The 1913 railroad bridge across the Willamette River as it appeared at its reopening for pedestrian use in 2009.
 Salem’s history began with an 1840 Methodist missionary settlement on Mill Creek. An interpretive plaque on Broadway Street, north of the creek, tells the story. Two years later, the Oregon Institute was built nearby: it became Willamette University. But it was a few blocks to the west, on the shores of the Willamette River, that the village grew. A ferry crossing was at the street that still bears the name. That intersection at Commercial Street was the location of the Territorial and then the 1859 State of Oregon government offices before the town of 1129 residents gained a charter as a city in 1860.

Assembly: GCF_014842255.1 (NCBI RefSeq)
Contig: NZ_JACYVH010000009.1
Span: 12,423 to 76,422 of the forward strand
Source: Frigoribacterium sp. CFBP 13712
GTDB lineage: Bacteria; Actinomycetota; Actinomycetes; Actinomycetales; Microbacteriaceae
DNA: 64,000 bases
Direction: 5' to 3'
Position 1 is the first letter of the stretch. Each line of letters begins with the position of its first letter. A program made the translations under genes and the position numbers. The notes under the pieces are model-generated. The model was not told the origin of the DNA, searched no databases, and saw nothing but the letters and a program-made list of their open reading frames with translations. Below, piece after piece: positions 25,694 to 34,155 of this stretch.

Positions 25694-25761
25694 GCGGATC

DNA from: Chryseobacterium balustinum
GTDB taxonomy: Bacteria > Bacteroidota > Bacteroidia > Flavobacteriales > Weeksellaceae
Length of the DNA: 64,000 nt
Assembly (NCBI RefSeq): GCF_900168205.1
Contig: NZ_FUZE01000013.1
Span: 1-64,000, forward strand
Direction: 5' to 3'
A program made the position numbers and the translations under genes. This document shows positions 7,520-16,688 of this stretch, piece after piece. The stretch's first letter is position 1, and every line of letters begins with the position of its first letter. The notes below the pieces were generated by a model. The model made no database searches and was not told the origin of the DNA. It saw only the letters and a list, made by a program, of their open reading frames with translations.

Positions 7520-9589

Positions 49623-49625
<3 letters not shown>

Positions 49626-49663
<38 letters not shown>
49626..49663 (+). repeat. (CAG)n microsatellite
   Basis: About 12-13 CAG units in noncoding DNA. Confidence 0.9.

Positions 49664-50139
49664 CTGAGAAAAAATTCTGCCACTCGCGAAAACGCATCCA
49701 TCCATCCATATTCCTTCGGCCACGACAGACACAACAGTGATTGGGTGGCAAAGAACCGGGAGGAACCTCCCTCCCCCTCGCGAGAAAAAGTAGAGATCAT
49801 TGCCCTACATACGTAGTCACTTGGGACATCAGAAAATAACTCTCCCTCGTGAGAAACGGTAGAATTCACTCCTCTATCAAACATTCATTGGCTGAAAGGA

This topic celebrates this city’s heritage, outlining the story of the city of Salem from 1860 until 2011 when the series ended. To read about an event or year, use the white box in the upper left corner of this page to search. This is an index, so you may see several references before you scroll down to the information you want. Like searching in an encyclopedia, you may be distracted by the variety of information! If you want to browse, the most recent past year is below, the earlier years following in sequence. Entries are often up-dated with new links or photographs. At the end of each year’s profile, there is an opportunity to comment. We welcome suggestions and corrections.

Historic photographs are used courtesy of the Salem Public Library. Search for additional photos at Oregon Historic Photograph Collections (http://photos.salemhistory.net).  Photos from private of state collections are as noted. Contemporary photographs are those of T.N. Green, Jr.